The first three chapters of Edward Linenthal’s “Preserving Memory: the Struggle to Create America’s Holocaust Museum,” gave a detailed the challenges faced in creating of the Holocaust museum. Although, President Carter initiated the project, the measuring stick would be set by the Jewish community. As debates ensued on the importance of the museum’s construction to the Carter Administration; which, if any, group of the Jewish community (living or deceased/Polish Jews/Ukrainian Jews) should be reflected in the historical exhibits; the location of the museum and, most importantly, how the term Holocaust would be defined. A question continued to ring in my mind, “whose history is it?”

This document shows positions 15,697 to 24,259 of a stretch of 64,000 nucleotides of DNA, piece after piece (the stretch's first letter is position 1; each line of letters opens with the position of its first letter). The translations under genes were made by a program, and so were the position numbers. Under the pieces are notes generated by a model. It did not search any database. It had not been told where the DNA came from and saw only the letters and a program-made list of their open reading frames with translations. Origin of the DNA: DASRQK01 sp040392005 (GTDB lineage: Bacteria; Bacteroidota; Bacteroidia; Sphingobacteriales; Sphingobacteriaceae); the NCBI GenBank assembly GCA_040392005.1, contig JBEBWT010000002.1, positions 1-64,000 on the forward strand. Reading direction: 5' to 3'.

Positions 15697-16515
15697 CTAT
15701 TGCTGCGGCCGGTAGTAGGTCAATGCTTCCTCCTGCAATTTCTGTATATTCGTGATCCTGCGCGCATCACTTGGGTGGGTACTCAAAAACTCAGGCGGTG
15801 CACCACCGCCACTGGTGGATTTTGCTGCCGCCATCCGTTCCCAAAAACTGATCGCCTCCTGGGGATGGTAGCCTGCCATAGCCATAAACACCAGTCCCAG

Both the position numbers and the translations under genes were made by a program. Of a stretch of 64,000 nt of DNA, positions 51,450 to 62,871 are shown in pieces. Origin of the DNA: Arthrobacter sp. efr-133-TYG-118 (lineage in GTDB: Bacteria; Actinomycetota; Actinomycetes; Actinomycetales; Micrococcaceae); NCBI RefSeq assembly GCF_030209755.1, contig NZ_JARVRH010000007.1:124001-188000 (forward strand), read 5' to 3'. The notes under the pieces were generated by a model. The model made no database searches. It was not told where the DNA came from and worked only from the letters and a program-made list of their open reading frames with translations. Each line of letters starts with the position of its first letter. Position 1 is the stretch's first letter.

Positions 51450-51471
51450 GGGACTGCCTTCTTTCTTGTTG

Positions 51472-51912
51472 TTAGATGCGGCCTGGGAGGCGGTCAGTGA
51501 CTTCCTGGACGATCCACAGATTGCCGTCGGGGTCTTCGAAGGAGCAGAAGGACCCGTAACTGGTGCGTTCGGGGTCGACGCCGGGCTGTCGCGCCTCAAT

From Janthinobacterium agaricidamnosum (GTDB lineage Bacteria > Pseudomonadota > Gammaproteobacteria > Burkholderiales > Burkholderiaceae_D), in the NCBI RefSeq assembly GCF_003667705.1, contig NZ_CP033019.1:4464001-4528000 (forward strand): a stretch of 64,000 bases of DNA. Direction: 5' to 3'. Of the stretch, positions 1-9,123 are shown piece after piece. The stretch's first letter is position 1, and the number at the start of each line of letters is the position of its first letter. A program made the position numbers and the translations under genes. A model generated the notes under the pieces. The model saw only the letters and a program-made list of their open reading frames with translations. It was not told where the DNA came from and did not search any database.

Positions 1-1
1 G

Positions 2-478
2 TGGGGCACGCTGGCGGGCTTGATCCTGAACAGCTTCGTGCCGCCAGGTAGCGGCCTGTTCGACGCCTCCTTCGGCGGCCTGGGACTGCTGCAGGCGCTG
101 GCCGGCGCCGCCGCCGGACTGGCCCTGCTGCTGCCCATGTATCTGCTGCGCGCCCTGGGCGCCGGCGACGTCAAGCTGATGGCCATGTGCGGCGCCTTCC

Carefully researched and documented, “Preserving Memory”, revealed the constant removal of Jewish sentiment from holocaust ceremonies, specifically, when generalized references were made concerning the Jewish struggle while grandiose observances recognized the Polish, during a visit to Warsaw. Linenthal described forgetfulness as “treachery of memory,” however whether American or Eastern European Jewish the focal point remained clear: to never forget and learn what was perpetrated against a people in history. Blatant oversight and omission of the history of a nation reflects a reporter/historian’s feelings of the group’s historical insignificance. However, the persistence of Elie Wisel ensured the historical content of any commemorative event always reflect the Jewish community at large, not merely a portion. The inclusion of other groups in the Holocaust museum commemorations was unacceptable. I would also question the inclusion of other groups, who have been victims of discrimination, being involved in focus groups and committees for this project. The inquiry can only be made with those who are closest to the Holocaust experience and, therefore the authority also lies within the Jewish community.